Galvanizing metal is putting a protective metal coating on it, generally to prevent rust, but also to prevent wear and tear. The most common usage is applying zinc to a steel or iron object. Industrially, the method mostly commonly used is hot dip galvanization, which involves dipping the object in molten zinc. However, do-it-yourself galvanization uses electroplating, which is much simpler and requires very little special equipment.
How to Galvanize Metal
Always use safety precautions. Make sure you handle all chemical and electrical components with care. To be extra safe, use face/nose protection in case of toxic chemicals being released due to impurities on the object you are plating, or bad chemical reactions. Do not let the anode and cathode touch.
To ensure a proper galvanizing process, you need to thoroughly clean the surface first. It's easier to tell when the galvanization hasn't worked properly than with most coating, as the zinc simply won't properly bond with the steel. In industrial applications, this is done in a three-step process of caustic cleaning, pickling, and flux removal. However, for do-it-yourself applications, thoroughly washing or sanding down the surface should be sufficient. Make sure that you're aware of and accept any impurities on the surface of the metal after this process is finished.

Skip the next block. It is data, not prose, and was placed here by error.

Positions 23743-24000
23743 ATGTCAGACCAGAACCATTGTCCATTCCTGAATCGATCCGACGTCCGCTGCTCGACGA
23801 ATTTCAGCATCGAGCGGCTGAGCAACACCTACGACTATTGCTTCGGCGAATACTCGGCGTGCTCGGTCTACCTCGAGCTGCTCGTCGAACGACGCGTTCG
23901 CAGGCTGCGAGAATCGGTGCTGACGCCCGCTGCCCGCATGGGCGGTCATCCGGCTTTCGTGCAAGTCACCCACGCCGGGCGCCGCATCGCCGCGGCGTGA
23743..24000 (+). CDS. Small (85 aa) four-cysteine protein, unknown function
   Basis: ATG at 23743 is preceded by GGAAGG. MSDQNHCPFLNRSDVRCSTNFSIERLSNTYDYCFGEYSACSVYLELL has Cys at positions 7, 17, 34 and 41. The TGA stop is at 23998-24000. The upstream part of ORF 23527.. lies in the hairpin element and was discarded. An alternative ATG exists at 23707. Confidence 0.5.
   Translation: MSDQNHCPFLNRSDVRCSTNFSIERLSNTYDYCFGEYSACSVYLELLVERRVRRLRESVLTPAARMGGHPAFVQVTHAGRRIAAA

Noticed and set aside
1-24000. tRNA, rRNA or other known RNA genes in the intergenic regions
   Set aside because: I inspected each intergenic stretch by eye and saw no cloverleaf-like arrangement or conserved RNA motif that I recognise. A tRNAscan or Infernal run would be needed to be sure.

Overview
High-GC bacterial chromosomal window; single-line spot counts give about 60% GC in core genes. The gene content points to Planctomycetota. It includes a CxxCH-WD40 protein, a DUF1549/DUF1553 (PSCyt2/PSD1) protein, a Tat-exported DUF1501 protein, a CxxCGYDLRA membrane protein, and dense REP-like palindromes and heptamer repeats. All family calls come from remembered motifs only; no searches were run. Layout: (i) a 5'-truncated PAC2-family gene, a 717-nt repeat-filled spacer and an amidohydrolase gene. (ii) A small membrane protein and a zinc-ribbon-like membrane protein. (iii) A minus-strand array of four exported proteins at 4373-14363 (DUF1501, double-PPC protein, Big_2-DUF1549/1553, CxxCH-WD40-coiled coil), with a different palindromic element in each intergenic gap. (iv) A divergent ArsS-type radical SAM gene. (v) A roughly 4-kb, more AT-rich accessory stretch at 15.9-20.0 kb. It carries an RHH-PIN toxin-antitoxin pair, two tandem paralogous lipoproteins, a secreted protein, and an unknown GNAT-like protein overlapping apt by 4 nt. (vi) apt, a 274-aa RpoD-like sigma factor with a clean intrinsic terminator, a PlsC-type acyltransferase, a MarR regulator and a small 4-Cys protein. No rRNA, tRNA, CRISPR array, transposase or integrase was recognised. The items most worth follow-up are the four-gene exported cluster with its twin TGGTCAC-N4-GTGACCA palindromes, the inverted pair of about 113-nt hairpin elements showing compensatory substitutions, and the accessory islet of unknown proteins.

An easy zinc bath can be made with household ingredients. Put the zinc anode into a vinegar bath, which will slightly dissolve it and allow zinc to diffuse into the bath. After leaving this for a while, use salt (100 g/l) to make the bath conductive.
Connect the negative terminal of the power supply (the cathode) to the object you wish to plate; place the anode into the bath and turn on the power supply. This will begin the electroplating process. After this, all you need to do is leave it to plate.
- "Modern Electroplating, 4th Edition"; Mordechay Schlesinger PhD and Milan Paunovic PhD (2000)
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